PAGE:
I was born into a Presbyterian family. I had no say in that. However, at one point in my adult life, I considered changing traditions. I married a committed Episcopalian and found myself drawn to the liturgy and weekly communion of his upbringing. In the end, what kept me Presbyterian was our polity. More specifically, the theology behind our polity.
I couldn’t leave our belief in the parity between clergy and lay, our commitment to discerning together, our representational, connectional form of government. No matter how hard it is to explain to others what a presbytery is or, in recent years, what it means that I am a teaching elder, I am convinced that our polity shows forth important aspects of the kingdom of God.
We are process people; few things happen quickly. Bishops are more efficient. Congregational votes more conclusive. Our decency and order require a lot of questioning and some chaos along the way. That can be frustrating but it usually ensures that when we finally reach a decision and act, people have been heard, ideas have been thought through, leaders are committed and supported.
Perhaps that is why I grieve where we are right now in our denomination. As one ruling elder said after a presbytery mess, “We are Presbyterians, we should do better.” So much of what we should be celebrating is tainted with lament. Money is being spent of attorney fees rather than mission. Energy is being expended on investigations rather than ministry. Transparency is delayed in light of possible litigation. We are Presbyterians, we should do better.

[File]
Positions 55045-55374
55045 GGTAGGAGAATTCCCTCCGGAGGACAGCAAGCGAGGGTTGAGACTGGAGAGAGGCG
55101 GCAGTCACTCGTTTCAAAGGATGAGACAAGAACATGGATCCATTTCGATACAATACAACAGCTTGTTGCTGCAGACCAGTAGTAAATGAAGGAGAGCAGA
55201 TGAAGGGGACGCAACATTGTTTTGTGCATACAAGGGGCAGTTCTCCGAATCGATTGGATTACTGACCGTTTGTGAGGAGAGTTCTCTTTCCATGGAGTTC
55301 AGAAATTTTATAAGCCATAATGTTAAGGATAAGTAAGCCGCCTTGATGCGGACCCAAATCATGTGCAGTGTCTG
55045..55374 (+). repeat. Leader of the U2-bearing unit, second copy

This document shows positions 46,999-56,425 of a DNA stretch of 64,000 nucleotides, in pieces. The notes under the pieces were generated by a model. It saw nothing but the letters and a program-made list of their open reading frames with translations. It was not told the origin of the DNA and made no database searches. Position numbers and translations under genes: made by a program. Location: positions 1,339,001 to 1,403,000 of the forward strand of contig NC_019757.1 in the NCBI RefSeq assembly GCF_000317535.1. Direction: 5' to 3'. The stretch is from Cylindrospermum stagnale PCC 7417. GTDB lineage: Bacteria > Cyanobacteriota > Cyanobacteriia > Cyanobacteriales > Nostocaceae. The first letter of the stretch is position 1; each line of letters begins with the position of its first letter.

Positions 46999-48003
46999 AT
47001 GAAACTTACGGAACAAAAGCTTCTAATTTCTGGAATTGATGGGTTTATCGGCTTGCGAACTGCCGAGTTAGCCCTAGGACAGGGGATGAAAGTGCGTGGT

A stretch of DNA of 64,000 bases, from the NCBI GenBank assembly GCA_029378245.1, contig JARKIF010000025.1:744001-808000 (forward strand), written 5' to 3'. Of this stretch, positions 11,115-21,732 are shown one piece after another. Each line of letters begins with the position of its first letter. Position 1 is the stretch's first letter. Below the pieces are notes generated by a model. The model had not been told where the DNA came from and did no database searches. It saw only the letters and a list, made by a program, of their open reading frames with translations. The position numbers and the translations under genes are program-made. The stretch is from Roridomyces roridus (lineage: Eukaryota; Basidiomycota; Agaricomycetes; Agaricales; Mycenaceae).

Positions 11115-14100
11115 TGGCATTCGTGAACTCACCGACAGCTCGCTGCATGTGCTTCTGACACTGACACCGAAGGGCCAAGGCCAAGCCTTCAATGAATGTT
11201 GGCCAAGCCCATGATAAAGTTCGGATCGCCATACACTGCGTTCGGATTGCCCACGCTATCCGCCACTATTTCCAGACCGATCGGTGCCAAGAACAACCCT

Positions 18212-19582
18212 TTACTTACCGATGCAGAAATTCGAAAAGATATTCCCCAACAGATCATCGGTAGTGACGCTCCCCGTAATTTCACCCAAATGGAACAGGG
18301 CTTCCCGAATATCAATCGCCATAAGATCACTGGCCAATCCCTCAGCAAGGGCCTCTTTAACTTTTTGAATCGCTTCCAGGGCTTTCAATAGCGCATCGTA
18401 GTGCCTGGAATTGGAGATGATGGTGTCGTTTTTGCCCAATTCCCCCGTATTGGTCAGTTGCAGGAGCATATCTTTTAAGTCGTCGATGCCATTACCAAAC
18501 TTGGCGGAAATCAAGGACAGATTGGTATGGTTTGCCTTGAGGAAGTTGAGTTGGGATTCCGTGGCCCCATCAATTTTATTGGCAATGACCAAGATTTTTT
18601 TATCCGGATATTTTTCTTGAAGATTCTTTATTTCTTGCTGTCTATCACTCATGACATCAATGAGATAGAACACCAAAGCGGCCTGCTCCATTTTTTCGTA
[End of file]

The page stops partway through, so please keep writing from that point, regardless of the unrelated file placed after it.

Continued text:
My prayer is that we will do better. I am a Presbyterian because of our polity but also because our theology takes sin utterly seriously. Total depravity doesn’t roll off the tongue but it is hard to deny and impossible for any of us to avoid. Not one of us is righteous, not one. The glorious flip side to this is our equal embrace of God’s grace. We are forgiven and freed not because we earn or deserve it, but because God is good.
We are at a critical point in our life together, in this connectional system where there is no us and them, only us together. There is no way out but through. Truth needs to be discerned. All that ethically and morally can be shared needs to be shared. Confession needs to happen and forgiveness needs to be extended. Trust has to be restored and that won’t happen without work, on all our parts.
I am confident, because I am Presbyterian, that God’s providence will not, cannot, be thwarted. Therefore, we need not be afraid. I pray we will be brave, speak the truth in love, listen to each other with humility, forgive as we have been forgiven, and move forward in ministry, together, the priesthood of believers and the communion of the saints.